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  5. "Matěj je můj nejlepší přítel…

"Matěj je můj nejlepší přítel, jemuž říkám všechno."

Translation:Matěj is my best friend, to whom I tell everything.

November 10, 2017



The English translation needs the preposition "to". Matej is my best friend to whom I tell everything. OR Matej is my best friend whom I tell everything to.


I think it's fine without "to".


The sentence to me implies that there are better friends to whom I'm not saying everything...


I would agree if there were no comma. The comma makes what follows connect back to 'Matej' rather than to 'my best friend'.


Nice observation. Another interesting thing is that the use of "jemuž" rather than "kterému" means that even the Czech sentence is technically of the non-restrictive type, which is usually impossible to glean from Czech relative sentences without context. Here is a plain text quote from CzechEncy.org:

Stejně tak je mluvnice tohoto typu slabá pro výklad jiného strukturálního rozdílu mezi RelZ který a jenž, který pozoruje Šimík (2008): v.v.j.h. v (7), ale nikoliv v (8), může fungovat jako „srovnávací třída“ pro superlativ. V důsledku toho má (8) pouze čtení jako věta vztažná neomezovací:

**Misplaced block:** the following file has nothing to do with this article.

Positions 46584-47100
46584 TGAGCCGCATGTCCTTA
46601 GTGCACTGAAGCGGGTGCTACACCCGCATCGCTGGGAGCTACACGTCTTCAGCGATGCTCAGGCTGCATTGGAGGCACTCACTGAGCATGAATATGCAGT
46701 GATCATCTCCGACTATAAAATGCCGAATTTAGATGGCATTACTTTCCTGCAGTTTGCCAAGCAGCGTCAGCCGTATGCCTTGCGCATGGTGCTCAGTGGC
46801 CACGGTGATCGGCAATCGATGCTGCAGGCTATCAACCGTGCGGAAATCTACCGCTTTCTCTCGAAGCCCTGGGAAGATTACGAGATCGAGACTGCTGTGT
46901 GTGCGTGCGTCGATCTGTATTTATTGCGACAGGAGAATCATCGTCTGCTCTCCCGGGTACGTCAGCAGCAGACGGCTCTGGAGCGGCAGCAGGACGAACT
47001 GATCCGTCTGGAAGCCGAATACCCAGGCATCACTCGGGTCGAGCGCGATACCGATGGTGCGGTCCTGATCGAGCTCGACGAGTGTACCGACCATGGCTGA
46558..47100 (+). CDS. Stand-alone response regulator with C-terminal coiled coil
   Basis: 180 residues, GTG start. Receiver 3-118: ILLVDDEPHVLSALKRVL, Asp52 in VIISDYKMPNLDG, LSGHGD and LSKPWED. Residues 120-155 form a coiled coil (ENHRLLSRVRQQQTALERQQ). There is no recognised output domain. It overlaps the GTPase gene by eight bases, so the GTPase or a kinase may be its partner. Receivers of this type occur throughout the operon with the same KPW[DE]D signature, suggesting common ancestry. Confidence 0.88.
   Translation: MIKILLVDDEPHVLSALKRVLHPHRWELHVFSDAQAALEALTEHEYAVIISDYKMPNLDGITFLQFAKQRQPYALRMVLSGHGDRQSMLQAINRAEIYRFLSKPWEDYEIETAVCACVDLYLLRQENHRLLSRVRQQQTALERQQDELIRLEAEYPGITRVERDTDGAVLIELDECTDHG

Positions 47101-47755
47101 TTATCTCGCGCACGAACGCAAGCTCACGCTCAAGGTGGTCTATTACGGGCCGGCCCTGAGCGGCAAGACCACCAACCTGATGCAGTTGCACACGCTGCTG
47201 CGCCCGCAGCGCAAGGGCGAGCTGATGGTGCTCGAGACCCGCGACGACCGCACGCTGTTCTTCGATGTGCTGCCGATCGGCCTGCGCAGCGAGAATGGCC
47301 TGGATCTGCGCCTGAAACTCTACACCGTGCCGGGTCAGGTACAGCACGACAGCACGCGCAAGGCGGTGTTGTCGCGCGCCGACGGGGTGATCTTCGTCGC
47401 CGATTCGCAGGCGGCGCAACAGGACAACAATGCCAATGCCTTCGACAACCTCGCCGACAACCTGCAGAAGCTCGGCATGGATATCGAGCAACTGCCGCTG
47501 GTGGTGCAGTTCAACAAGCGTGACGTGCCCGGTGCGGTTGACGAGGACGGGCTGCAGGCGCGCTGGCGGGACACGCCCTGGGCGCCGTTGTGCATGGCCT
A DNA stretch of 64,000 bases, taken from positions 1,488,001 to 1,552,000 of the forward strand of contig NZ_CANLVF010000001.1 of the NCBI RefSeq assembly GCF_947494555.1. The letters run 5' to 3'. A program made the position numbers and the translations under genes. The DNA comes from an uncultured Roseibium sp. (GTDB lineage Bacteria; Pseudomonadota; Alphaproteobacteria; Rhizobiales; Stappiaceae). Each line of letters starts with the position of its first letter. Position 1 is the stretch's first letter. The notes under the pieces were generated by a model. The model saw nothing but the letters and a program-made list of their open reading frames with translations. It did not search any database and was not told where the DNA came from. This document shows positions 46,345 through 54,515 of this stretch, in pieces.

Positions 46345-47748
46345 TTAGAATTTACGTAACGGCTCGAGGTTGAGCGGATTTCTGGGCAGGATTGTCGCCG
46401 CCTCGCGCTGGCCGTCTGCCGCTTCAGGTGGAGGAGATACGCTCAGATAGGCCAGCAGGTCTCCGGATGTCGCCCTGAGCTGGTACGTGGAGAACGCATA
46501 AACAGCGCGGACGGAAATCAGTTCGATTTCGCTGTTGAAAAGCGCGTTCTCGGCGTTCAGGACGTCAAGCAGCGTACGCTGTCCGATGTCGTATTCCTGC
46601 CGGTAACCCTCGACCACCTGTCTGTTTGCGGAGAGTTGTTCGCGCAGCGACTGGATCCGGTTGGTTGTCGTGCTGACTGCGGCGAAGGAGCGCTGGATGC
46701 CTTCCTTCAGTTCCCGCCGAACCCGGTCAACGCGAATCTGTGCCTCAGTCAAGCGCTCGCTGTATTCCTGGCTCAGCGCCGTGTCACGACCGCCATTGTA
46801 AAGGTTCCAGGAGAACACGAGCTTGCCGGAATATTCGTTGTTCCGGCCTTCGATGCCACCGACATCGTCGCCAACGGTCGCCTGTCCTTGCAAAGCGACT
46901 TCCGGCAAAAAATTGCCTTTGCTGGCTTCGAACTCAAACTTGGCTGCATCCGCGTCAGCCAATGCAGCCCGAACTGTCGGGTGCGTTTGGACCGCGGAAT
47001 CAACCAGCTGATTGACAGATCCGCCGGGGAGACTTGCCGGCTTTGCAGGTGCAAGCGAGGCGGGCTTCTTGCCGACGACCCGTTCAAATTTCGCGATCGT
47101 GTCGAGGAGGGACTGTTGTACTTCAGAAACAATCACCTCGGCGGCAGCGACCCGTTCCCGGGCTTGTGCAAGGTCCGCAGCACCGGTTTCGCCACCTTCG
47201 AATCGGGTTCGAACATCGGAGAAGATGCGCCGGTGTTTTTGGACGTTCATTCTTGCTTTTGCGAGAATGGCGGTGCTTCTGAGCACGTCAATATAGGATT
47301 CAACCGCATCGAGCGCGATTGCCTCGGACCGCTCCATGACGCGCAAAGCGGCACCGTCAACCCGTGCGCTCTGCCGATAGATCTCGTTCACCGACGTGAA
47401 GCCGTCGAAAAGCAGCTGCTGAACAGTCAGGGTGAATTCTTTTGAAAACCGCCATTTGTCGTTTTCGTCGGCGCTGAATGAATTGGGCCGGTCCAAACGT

(7) Karel je ten nejlepší muzikant, kterého jsem mohl pozvat na svou párty

(8) Karel je ten nejlepší muzikant, jehož jsem mohl pozvat na svou párty


I lean towards the first comment. "To whom", while grammatically correct, would most likely not be used in spoken discourse anyway, colloquial American English is well on the way to forgetting about the who-whom distinction.


In which way do you lean towards the comment? I do not see any connection. There will be cases of more bookish and more colloquial sentences throughout the course. Be prepared for that. Both in English and in Czech. This course does NOT aim just towards spoken English or spoken Czech.


While that's true, a combination of colloquial (omitting "to") and formal (using "whom") is a bit like saying Je to dobrej velký člověk. Maybe someone would say it, but is it realistic to mix formal and colloquial?


"To whom" is also accepted, and has been since about the time that the issue was raised.


There is probably no harm also changing the main translation, if it will make it more natural or more consistent.


Done (changed to "to whom").

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